Sociolinguistic research across Scotland in recent decades has documented an erosion of the phonemic contrast between /ʍ/ (as in which) and /w/ (as in witch). Based on acoustic phonetic analysis of 1400 realisations produced by 18 Edinburgh women born between 1938 and 1993, I argue that in the context of Edinburgh this is best understood as a complex sociolinguistic variable (HW) encompassing (at least) six fricated and frication-less variants. Realisations vary in type and relative duration of frication, voicing, and glide quality. Bayesian statistical analysis suggests that choice and realisation of variants is conditioned by speaker’s social class, style, and phonetic context. Unlike some prior work, I do not find evidence of ongoing (apparent-time) change or an effect of contact with Southern British English. Fricated variants are most prevalent in formal speech styles and in the speech of middle-class women, while working-class speakers favour frication-less variants.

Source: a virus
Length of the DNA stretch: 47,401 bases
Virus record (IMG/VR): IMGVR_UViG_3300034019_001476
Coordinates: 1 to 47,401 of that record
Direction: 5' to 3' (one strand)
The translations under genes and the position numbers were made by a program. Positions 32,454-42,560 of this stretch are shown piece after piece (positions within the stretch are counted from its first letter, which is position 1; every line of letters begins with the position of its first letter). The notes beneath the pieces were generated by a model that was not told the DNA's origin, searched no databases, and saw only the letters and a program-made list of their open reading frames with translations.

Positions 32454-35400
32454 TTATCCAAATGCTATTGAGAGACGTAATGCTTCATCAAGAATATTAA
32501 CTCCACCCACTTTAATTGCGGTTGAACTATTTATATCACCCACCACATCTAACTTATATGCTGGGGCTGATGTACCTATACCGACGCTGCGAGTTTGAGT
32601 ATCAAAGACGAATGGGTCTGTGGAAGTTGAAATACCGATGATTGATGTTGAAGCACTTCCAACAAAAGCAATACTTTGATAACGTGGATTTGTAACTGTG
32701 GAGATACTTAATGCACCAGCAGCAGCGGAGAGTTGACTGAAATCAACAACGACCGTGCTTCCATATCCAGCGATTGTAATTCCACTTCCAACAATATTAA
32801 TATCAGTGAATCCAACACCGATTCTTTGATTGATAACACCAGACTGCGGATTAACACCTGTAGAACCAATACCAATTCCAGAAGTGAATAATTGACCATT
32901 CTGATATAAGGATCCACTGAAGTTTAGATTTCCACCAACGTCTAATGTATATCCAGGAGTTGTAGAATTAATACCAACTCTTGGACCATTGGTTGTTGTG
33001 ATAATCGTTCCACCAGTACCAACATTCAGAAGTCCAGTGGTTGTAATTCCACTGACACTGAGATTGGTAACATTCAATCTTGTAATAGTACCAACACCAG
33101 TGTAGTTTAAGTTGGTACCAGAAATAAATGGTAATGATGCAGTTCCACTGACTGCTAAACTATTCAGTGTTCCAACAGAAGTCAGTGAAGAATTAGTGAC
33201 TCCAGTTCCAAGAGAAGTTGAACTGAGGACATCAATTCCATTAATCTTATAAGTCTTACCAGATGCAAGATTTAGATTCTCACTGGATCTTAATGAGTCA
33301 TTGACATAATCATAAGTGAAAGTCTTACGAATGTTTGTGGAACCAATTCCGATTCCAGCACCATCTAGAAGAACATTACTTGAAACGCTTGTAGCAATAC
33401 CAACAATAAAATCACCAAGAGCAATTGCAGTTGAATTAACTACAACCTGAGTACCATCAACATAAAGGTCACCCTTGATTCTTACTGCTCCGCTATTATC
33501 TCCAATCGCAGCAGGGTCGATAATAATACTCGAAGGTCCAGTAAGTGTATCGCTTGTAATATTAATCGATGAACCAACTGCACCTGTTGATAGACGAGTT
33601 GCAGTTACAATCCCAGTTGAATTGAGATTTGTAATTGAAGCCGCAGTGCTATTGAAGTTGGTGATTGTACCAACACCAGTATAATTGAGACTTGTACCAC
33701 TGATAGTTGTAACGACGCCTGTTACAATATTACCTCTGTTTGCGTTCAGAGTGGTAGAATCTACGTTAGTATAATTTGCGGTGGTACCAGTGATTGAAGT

|Journal||Language Variation and Change|
|Early online date||9 May 2023|
|Publication status||E-pub ahead of print - 9 May 2023|